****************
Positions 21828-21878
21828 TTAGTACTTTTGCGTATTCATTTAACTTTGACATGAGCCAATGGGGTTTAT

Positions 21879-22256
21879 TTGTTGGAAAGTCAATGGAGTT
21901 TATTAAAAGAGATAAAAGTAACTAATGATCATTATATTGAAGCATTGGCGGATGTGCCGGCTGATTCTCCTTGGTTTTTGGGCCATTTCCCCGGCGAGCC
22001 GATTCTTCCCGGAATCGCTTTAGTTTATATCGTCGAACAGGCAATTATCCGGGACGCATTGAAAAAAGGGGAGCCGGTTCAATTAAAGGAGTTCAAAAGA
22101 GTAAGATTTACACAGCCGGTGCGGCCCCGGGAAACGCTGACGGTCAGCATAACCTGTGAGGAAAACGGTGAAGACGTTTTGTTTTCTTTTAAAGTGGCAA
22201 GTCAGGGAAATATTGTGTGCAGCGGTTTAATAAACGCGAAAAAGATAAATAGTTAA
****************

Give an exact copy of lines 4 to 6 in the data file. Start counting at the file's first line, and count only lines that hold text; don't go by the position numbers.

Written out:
21879 TTGTTGGAAAGTCAATGGAGTT
21901 TATTAAAAGAGATAAAAGTAACTAATGATCATTATATTGAAGCATTGGCGGATGTGCCGGCTGATTCTCCTTGGTTTTTGGGCCATTTCCCCGGCGAGCC
22001 GATTCTTCCCGGAATCGCTTTAGTTTATATCGTCGAACAGGCAATTATCCGGGACGCATTGAAAAAAGGGGAGCCGGTTCAATTAAAGGAGTTCAAAAGA